Which wood to use?

What wood should you burn in your oven?

The quality of the wood used is key to ensuring excellent cooking and the longevity of your oven. Here are some tips for choosing and storing your wood.

What key wood should you use in your wood-burning oven?

To obtain a good fire, you need clean, dry hardwood.
Of all the most common hardwoods with comparable volume and humidity, the wood with the best heating quality is:

  1. Hornbeam beech
  2. European beech
  3. Oak

These 3 types of wood are referred to as hardwoods due to their high density.

On the other hand, resinous softwood should be avoided. During combustion, they release Polycyclic Aromatic Hydrocarbons (PAHs) which are harmful to health.
The wood must also be free from dirt, paint, ink or other treatment products. Recovered wood therefore should not be used.
Finally, you must avoid using dirty, rotten, mossy logs, and logs on which mushrooms have grown.

What is the right moisture content for firewood?

For the wood to burn well without excessive smoke emission, it must be well dried. The drier the wood is, the higher its calorific value. 1kg of 10% dry wood develops 3800 watts, while 1kg of 50% wet wood produces only 1900 watts, or half.
Damp wood can also block the chimneys of your Grand-Mere oven!

Dry wood contains less than 20% moisture. To achieve this level, the wood must be air dried in a well-ventilated place, for a period of at least 2 years, or must have been treated in a dryer.
Before use, it must be stored under shelter, in a basket or log pile, but never directly on the ground.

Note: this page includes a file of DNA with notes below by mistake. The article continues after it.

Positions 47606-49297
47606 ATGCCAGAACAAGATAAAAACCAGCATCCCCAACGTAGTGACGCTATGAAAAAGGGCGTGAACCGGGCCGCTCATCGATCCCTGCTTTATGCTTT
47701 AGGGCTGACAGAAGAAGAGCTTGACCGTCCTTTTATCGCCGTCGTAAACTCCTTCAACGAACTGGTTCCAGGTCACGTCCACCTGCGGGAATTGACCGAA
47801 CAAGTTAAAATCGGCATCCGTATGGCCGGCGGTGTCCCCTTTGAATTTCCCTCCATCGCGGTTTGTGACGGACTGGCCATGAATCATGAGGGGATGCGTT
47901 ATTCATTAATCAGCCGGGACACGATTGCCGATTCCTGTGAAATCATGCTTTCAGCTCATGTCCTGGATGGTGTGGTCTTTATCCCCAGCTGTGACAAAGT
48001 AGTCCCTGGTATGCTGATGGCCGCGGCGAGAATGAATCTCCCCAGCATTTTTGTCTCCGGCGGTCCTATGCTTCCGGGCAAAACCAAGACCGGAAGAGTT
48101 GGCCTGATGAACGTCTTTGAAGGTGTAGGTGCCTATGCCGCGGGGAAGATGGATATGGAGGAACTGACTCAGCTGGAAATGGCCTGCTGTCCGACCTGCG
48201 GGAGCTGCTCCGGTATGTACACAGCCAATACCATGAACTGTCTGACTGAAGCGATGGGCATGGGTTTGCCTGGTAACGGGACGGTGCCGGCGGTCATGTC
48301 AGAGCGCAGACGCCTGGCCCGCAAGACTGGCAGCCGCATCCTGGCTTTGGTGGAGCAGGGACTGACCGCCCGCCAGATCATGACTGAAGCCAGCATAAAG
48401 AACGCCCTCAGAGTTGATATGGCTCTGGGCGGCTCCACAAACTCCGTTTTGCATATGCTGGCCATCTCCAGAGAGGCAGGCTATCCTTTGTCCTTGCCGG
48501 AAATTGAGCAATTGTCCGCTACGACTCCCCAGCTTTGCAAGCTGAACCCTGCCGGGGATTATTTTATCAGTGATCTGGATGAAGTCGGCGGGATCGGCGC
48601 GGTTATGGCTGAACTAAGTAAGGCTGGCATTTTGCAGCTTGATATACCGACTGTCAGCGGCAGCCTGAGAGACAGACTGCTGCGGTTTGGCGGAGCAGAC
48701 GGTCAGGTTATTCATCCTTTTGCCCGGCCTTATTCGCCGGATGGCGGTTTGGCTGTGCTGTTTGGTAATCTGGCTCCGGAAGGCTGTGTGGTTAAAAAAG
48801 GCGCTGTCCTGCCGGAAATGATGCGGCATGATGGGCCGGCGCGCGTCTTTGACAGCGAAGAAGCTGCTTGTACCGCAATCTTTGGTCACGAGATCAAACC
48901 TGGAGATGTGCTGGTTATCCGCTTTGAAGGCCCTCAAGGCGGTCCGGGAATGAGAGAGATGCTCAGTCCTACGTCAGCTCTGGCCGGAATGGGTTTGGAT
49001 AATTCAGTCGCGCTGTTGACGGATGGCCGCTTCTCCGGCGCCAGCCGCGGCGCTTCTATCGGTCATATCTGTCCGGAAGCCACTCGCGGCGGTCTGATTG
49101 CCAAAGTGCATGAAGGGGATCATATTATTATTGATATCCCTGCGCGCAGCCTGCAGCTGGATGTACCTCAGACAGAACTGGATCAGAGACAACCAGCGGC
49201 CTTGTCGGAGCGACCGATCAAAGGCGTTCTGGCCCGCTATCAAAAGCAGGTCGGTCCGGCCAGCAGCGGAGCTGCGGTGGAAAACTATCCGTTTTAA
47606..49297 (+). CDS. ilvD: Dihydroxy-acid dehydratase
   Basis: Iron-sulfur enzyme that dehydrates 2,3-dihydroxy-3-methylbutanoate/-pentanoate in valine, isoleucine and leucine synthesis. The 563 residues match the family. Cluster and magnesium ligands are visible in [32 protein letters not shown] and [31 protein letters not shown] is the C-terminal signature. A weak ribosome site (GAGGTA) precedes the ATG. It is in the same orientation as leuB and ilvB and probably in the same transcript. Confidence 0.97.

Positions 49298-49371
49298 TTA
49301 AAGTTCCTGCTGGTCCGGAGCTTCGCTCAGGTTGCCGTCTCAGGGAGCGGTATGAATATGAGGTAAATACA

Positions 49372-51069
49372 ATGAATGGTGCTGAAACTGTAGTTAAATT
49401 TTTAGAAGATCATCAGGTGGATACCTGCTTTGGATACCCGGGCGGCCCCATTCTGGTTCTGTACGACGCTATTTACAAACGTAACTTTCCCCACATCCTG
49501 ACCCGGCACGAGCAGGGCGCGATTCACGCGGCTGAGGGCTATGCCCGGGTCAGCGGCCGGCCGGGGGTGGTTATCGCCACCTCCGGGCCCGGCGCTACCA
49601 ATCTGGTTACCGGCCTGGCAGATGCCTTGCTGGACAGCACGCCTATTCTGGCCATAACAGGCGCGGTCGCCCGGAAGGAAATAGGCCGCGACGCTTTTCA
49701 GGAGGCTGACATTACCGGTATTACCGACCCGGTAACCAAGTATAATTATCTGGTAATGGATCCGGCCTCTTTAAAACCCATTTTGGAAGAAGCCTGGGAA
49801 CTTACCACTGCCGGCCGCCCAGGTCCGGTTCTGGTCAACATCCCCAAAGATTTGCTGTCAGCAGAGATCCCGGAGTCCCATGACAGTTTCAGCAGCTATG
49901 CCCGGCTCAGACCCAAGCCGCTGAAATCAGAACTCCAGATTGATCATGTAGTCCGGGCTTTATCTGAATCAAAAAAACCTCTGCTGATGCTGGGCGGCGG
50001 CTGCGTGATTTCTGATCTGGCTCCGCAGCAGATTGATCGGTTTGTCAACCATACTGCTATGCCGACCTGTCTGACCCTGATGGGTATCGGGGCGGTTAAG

What shape of wood is preferable?

We advise you to use small cross-section logs, up to a maximum of 6 to 7 cm. We often talk about a ¼ round resplit, where log is split in 4 then split again.
The advantage of small cross section logs is that are quick to reach a sufficiently high temperature for pyrolysis. In other words, they quickly release combustible gases which ignite in the cooking chamber, rather than small flames which would remain only in the hearth zone.
This technique allows for the ideal cooking of your pizzas and grills without burning.
You can also use firewood in the form of charcoal. These small diameter logs are perfect for cooking.

Keep the larger diameter logs to heat the oven for longer cooking times, such as for bread or simmered dishes. In this case, we're not actually looking to maximise the length of the flames, but to ensure abundant, long-term heating. The objective here is to fully load the refractory chamber. This will ensure a long flameless cooking phase for a decreasing curve of temperature.
These logs which burn both more slowly and for a longer time are very suitable for this type of use!


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